Now, more than ever, it’s important to know your rights when you encounter police, sheriff’s officer, immigration and customs enforcement officers, or other law enforcement entities. Here we review your rights as they pertain to someone who encounters these agents in Arizona, away from the border area. The government’s authority at our nation’s ports of entry are at their highest level, correspondingly people’s rights are the lowest at ports of entry. What rights you have often depend on the circumstances you find yourself encountering a law enforcement officer. We will begin by reviewing general principles that apply regardless of the space in which you encounter law enforcement and then specifically look at different situations.
First, let me reinforce the fact that absolute obedience to law enforcement is not a duty. Often times people are given the impression that officers are all powerful and every word they state must be obeyed, every question they ask must be answered. That is incorrect. Law enforcement officers are public servants. They work for us, the people. Their paychecks get into their bank accounts only because we the people pay our taxes. Law enforcement officers must do their jobs within the bounds of the law and should never violate your rights.
Key Question to Memorize: “AM I FREE TO LEAVE?”
It is important to begin by clearly stating that law enforcement do not have to read you your Miranda rights prior to asking you any questions. Your Miranda rights must be read to you only if you are in custody and the officers wish to interrogate you. If a reasonable person would have felt they were not free to leave then Miranda warnings need to be given. Put simply, an officer can approach you and ask you any questions they want, in the legal world they refer to this as a “consensual encounter.” We all know in reality there is a large power imbalance between an armed officer and a private citizen, that is why it is important to know how to end what law enforcement believes is a consensual encounter. Ask this simple question: “Am I free to leave?” If they answer yes, then you should calmly end the encounter and go on with your day. If they answer no, you are not free to leave, then you should remain where you are at and refuse to answer any more questions. In a court case there are many factors a judge will consider in determining if someone is actually in custody. Our office has been fortunate enough to win such arguments after having the officer and our clients testify in front of the court. If an officer stated to you that you were not free to leave that would certainly be a factor the judge would take into consideration about whether or not a reasonable person would have felt free to leave.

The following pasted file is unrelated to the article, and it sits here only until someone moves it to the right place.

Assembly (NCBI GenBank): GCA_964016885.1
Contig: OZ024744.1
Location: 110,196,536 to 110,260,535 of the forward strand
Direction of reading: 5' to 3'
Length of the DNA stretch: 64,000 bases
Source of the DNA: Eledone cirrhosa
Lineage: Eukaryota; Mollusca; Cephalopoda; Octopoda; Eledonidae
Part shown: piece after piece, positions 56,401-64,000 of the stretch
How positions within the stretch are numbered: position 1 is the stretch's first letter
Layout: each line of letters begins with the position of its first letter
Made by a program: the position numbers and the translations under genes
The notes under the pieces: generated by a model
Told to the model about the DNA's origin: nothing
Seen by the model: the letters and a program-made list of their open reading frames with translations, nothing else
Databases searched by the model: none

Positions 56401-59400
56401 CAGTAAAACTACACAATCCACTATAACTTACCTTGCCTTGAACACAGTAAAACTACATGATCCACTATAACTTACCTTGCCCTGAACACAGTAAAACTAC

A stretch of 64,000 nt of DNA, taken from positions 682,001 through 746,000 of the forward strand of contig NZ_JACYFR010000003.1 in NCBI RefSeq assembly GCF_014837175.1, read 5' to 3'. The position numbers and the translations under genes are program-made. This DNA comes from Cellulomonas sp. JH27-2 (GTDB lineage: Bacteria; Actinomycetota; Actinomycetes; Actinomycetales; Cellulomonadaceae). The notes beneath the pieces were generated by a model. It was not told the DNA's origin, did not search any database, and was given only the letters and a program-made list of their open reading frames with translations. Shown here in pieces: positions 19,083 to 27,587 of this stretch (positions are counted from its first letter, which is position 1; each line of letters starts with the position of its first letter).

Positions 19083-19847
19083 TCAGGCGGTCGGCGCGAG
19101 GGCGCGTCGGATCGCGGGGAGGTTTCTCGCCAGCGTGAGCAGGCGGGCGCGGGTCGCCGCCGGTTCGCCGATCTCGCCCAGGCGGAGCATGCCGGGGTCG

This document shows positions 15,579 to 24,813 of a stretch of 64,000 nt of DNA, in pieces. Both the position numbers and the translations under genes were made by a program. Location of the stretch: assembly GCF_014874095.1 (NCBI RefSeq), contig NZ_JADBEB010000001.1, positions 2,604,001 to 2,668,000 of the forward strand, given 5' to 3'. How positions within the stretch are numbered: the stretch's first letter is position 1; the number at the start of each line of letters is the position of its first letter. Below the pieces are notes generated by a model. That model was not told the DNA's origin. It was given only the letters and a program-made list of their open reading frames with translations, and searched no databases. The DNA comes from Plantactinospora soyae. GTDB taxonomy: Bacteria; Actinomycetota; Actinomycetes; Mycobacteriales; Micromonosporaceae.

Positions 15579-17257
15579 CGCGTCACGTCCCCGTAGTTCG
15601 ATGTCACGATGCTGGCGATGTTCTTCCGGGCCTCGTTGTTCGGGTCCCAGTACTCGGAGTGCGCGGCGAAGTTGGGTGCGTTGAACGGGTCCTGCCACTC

Right to Remain Silent
Your right to remain silent and not answer any questions without the presence of legal counsel is entirely dependent on your ability to remain calm during a very tense, stressful situation. The right to remain silent comes from the 5th Amendment to the United States Constitution and was made famous by a case that started right here in Arizona, Miranda v. Arizona. You can simply not answer questions and remain silent, or you can inform law enforcement you are exercising your right to remain silent under the 5th Amendment of the United States Constitution.
Right to an Attorney